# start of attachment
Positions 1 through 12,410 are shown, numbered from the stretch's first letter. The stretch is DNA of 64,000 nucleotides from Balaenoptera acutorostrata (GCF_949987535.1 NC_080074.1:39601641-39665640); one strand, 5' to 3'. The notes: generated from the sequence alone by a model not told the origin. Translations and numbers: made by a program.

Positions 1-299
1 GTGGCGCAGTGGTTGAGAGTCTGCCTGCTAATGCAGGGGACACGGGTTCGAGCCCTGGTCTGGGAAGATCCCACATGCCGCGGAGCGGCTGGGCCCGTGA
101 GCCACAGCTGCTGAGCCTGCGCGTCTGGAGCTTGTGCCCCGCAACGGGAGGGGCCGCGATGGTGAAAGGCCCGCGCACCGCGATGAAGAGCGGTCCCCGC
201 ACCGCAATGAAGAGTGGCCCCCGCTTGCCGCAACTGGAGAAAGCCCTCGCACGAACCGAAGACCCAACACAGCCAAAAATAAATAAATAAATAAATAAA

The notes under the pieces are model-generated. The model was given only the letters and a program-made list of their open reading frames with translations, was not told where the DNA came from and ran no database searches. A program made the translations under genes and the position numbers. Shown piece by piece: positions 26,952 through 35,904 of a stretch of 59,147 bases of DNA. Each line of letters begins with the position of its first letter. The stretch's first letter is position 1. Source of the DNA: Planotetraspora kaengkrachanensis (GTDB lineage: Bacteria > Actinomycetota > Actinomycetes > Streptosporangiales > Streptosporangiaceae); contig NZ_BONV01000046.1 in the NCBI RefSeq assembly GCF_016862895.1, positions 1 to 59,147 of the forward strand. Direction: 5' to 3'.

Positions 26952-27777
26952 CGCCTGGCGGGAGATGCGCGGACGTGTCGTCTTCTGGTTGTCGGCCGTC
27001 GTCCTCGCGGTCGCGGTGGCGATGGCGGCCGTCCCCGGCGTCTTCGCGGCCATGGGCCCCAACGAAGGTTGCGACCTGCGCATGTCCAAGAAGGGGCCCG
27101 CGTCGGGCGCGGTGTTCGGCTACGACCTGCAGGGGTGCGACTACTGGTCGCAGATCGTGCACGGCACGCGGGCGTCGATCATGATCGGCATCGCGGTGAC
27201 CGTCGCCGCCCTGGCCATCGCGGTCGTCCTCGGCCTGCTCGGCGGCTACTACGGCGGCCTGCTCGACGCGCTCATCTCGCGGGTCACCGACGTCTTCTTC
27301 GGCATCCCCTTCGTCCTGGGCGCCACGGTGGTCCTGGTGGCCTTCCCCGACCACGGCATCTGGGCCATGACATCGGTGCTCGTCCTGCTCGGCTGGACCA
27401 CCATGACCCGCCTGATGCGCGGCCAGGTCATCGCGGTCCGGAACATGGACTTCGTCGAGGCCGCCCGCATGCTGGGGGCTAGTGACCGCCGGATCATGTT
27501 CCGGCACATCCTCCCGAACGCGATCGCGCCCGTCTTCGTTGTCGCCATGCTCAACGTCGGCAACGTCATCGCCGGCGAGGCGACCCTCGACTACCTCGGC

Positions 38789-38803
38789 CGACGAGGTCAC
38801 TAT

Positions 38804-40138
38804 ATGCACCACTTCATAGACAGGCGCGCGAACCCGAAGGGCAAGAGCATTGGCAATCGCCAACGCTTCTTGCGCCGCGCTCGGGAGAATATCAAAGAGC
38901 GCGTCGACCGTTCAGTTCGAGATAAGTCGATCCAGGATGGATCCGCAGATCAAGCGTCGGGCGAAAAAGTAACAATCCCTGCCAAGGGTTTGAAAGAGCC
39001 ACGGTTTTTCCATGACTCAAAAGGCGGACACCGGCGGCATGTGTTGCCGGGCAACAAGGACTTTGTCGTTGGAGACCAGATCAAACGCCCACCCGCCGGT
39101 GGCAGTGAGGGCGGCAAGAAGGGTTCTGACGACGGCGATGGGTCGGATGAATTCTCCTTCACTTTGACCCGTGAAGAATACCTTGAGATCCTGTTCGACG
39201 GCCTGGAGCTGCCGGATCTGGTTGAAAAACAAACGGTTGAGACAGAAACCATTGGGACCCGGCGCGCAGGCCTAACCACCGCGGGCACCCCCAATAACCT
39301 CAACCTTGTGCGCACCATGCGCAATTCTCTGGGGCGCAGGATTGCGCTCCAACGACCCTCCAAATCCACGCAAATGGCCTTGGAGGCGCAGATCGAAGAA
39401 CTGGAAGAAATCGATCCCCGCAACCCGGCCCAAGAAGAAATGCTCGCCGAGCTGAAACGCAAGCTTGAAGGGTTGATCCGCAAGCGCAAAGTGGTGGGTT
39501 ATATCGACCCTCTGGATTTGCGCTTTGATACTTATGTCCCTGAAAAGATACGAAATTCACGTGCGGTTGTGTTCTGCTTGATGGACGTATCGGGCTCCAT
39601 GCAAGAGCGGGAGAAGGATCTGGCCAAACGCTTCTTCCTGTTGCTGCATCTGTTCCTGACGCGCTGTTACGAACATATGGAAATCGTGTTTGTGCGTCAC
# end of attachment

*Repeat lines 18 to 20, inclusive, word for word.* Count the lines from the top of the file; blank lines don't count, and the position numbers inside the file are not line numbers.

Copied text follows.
Positions 38804-40138
38804 ATGCACCACTTCATAGACAGGCGCGCGAACCCGAAGGGCAAGAGCATTGGCAATCGCCAACGCTTCTTGCGCCGCGCTCGGGAGAATATCAAAGAGC
38901 GCGTCGACCGTTCAGTTCGAGATAAGTCGATCCAGGATGGATCCGCAGATCAAGCGTCGGGCGAAAAAGTAACAATCCCTGCCAAGGGTTTGAAAGAGCC